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    wish i still had it, it offered oodles of coverage, was sharp as nails and had really nice bookah
    it was the military ( air signal corps ) wollensak 90mm purple dot raptar in a rapax shutter.
    the mythos was that they put dots in the barrel to denote what sort of lens it was ( advertising &c )
    a lens guru told me it used to be yellow dot, purple dot yellow and purple and something else .. ( can't remember )
    it was the only one i ever saw ( him too, and for a guru that means something i guess ). i used it on a
    graphic view II and photographed a quarry with it, it performed extremely well ..
     
  20. flavio81

    flavio81 Member

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    I have that lens. I think it's an excellent lens.

    :mad:bandit::pinch::sick:

    Seriously.
     
  21. M Carter

    M Carter Member

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    Aww, gimme a break. I do corporate stuff but really like music videos and beauty projects. Going FL, you could have a set of primes of 19, 28, 35, 50, 60-ish (58?), 85, 100 and 135 for $500-$600 if you shopped smart. Drop the 19 and the 85 and you're talking almost nothing. Not the best look for everything, but for motion work it can be really beautiful; for something like a short film or web series it could really be a gorgeous look.

    I've got Nikkors I used to shoot fashion on film cameras since the early 90's. It's REALLY COOL to have some corporate interview gig and shoot the footage with the same glass I've used for 25 years. I've got a 4x5 darkroom and shoot mostly RB and 4x5 for film, but making a living is kinda handy. I'm glad I get to pay the mortgage with photography and imaging and lighting and audio and music, even if it's not film. And I can still write off every bit of paper, chems, and darkroom gear I buy. I don't "love" digital like I love film, but I really am thrilled with how powerful video tech has become, and every time I cut an invoice, I'm like "I get to do this for a living?!??!" The fact that I can use such a mix of eras of gear is pretty cool, too.

    Yeah, I get it, this is the "we're old guys and we hate digital" zone, but I'll be 56 in a couple weeks (according to my kids that's "old as hell") and as far as making a living goes, having the choice of digital for video, audio and motion means I can do an entire project by myself without even an assistant, much less the hoops we went through in the 16mm film days. I find it pretty freaking glorious.
     
    Last edited: May 5, 2017
  22. Kyle M.

    Kyle M. Member

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    I have a G. Leitmeyr Sytar 210mm f4.5 barrel lens that I use on my Pre-Anniversary Speed Graphic. I don't know that it's actually rare and I imagine it's not that valuable but I've yet to come across another one anywhere. So I guess that makes it the rarest thing I own.
     
  23. flavio81

    flavio81 Member

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    I really take issue with videographers buying old film lenses and thus driving the prices up. Particularly if they are rare lenses like the FL 19/3.5R.

    I mean, the video DSLRs or video mirrorless cameras can also accept modern lenses and also purpose-built inexpensive cinema-type lenses from Rokinon/Samyang/etc. I'd be happier if they used those lenses, and left the classic ones to us film gearheads.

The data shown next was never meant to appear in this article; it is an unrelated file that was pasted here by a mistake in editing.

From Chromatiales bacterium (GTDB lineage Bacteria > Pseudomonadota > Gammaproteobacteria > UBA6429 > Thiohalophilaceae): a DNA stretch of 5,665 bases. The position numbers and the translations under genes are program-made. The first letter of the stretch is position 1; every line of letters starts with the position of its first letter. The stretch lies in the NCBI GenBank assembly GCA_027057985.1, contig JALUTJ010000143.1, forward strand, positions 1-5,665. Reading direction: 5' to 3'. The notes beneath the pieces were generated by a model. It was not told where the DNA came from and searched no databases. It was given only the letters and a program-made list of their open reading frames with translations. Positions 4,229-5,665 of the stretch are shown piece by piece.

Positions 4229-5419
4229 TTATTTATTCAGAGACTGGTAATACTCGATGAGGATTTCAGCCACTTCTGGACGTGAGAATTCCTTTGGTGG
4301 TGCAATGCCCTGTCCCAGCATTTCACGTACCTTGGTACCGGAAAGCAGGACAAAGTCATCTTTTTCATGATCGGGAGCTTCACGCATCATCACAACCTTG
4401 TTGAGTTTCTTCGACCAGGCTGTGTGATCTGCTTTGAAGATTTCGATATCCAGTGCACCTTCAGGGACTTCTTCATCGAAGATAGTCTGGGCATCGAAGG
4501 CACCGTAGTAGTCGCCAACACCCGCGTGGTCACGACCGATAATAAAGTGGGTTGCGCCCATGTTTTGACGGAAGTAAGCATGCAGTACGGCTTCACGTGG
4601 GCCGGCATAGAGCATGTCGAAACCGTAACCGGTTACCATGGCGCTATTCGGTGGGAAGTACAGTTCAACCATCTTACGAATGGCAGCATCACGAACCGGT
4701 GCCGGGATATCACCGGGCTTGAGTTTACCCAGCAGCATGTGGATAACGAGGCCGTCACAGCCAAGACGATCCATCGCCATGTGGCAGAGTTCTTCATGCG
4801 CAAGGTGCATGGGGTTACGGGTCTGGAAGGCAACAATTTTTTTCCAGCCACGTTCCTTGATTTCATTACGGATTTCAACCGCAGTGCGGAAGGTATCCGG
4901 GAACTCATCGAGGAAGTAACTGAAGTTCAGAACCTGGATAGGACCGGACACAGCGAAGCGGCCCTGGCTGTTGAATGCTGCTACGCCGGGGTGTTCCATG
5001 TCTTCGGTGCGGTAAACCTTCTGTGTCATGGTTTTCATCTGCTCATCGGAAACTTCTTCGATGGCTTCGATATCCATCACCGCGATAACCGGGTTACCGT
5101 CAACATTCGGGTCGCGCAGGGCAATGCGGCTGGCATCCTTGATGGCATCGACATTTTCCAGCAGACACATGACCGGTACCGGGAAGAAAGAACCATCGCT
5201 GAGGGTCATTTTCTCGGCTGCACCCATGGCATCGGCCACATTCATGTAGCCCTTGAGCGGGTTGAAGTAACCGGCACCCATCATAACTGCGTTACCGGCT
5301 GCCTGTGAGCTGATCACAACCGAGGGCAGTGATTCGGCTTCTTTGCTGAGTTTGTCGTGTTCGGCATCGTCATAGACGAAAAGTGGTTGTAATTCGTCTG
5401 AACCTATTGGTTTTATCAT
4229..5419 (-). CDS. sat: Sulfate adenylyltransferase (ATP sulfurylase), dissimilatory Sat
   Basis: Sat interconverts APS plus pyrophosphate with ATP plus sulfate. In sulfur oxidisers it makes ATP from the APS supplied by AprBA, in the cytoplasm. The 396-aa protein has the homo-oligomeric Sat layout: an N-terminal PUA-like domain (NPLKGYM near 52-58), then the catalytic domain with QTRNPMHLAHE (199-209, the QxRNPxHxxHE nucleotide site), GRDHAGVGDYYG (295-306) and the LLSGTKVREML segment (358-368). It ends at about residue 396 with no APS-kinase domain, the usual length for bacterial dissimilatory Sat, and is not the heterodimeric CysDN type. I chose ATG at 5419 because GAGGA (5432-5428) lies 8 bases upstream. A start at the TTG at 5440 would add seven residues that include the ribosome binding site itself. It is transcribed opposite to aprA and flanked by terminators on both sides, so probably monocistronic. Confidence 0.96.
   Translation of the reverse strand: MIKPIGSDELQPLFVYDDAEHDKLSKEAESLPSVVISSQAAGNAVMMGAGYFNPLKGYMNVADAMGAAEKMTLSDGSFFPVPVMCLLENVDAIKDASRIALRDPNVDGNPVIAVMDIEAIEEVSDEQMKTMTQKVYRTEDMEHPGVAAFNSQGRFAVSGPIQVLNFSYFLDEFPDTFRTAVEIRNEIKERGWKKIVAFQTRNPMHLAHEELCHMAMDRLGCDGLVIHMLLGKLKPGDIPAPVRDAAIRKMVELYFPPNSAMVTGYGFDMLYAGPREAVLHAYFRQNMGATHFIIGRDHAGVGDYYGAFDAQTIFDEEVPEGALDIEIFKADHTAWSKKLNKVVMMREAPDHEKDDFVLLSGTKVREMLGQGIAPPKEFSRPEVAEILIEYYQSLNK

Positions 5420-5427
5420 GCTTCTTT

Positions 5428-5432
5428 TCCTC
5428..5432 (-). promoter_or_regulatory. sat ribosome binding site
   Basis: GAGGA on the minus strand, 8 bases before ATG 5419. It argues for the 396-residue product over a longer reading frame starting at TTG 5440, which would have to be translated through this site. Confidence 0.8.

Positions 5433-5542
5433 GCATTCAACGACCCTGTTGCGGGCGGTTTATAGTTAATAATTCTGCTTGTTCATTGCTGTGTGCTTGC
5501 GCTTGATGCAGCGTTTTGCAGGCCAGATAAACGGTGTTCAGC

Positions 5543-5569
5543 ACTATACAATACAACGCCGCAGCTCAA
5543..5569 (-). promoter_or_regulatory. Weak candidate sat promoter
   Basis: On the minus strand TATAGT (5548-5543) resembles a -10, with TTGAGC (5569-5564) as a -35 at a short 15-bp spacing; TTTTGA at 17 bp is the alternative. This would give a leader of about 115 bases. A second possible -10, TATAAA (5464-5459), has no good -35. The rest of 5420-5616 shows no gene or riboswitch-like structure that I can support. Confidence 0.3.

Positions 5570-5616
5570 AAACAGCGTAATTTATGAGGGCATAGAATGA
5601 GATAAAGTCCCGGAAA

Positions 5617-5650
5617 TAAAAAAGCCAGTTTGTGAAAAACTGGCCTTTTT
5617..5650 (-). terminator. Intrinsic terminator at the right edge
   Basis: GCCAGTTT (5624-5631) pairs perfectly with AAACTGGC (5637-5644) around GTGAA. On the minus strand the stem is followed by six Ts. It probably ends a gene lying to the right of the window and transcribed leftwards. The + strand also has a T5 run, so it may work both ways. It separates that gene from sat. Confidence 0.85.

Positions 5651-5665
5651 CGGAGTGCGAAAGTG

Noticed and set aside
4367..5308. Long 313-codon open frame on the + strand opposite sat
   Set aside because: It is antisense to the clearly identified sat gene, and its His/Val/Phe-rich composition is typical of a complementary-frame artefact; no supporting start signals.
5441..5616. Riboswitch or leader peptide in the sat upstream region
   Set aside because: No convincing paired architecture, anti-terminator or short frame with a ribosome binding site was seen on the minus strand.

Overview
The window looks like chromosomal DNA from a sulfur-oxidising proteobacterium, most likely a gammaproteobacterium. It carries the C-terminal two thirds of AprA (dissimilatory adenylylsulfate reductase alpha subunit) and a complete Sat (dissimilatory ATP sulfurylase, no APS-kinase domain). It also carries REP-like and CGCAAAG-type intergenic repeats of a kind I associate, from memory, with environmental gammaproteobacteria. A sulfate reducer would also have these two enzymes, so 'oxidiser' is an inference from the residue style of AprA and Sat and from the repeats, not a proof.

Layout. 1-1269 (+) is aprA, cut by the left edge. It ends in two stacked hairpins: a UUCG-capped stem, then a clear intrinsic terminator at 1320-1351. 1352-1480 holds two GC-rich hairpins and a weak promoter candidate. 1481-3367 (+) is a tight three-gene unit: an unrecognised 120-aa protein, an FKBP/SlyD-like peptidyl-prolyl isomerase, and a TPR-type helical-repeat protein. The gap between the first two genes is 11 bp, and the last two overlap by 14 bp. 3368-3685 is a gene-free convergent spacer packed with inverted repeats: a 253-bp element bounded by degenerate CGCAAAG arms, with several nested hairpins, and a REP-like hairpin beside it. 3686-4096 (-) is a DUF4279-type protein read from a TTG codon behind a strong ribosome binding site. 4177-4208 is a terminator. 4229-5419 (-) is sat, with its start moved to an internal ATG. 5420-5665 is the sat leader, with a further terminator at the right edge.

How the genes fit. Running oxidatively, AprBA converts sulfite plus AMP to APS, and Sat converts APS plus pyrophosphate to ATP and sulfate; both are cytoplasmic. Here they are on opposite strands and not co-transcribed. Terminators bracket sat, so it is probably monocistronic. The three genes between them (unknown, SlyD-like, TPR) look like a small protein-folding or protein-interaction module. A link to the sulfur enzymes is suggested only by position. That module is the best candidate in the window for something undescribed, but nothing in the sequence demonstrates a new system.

Sorry, i just can't help it. They have really driven the prices up.
     
  24. chip j

    chip j Subscriber

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    Yeah, look at the price of a 35mm Contax G lens.
     
  25. Dan Fromm

    Dan Fromm Member

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    Hmm. I remember the US housewives beef price protest of around 1973-4. The price of beef rose. Household budgets were squeezed. The response? A beef boycott, by people who thought they'd be better off not eating inexpensive beef than they'd be not eating expensive beef. I've always thought that the most vocal boycotters intended to cheat.

    You just don't want to pay prices that buyers who value the lenses more than you do will. If you can't afford lenses that are in high demand, take your own advice and buy ones that no one else wants.
     
  26. M Carter

    M Carter Member

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    Well, I am a film gearhead. And I bought it for the asking price, from eBay, where anyone could have bought it.

    I'm glad you'd be happier if I used a Samigon 19mm or whatever - but I like the FLs because of a specific way they render color and light on video. For a specific character. Thing is, it's not at all a look I want with film. I did a stop-by-stop test of the FL against the 16-50mm kit zoom that came with my 4K video camera (Samsung NX1) and it's nowhere near as sharp, saturated, or color-accurate. The crazy flat-field sort of look is great though - in motion, but overall the lens holds little interest for me as far as stills go - and I shoot a lot of stills.

    And I will most definitely shoot some B&W with it (FTQL). But I can't imagine there are many film shooters that are desperate to get a wide lens for the old FL mount. In the same sense that there are Rokinon lenses for video, you can buy, say, a Nikon 8008 body for $25 these days and have a camera that's superior to any FL-compatible camera in every way, with an amazing range of glass available.

    So anyone that got screwed out of their life's dream when I got the 19 before they did - they must be buying because they have some aesthetic love for the pre-EOS film cameras (metal & leatherette?) or there's some specific thing about how the 19mm renders that they want. So essentially, similar reasons to why I bought it? But because they're sticking it on a film camera it's morally acceptable?

    And - I don't think videographers are driving film lens prices up (until you get to super-16 cinema glass, which one camera blew through the roof, and those lenses were just collecting dust until the BMC pocket camera came along). Most people that shoot at the mid-level of the business like I do want the sharpest thing they can get, and they're fine with The Rokinons, they're thrilled to get brand-new EOS glass. A Nikkor 28-70AF and 85mmAF covers 90% of my video use (with that little Samsung kit doing steadicam), and neither of those is the end of the line (IE, there's a still-in-production version - there's nothing unobtainable about them rendering-wise). When it comes to sticking film lenses on DSLRs, I think hobbyists are buying them, not professionals, from everything I've seen (other than some higher-end Nikkors). And a lot of those hobbyists are buying them for film cameras. Notice how prices for the AE-1 have gone through the roof? That's kids, getting into film for the first time. Which is why we're seeing new films and imaging products coming to the market after 15 years of watching products die off.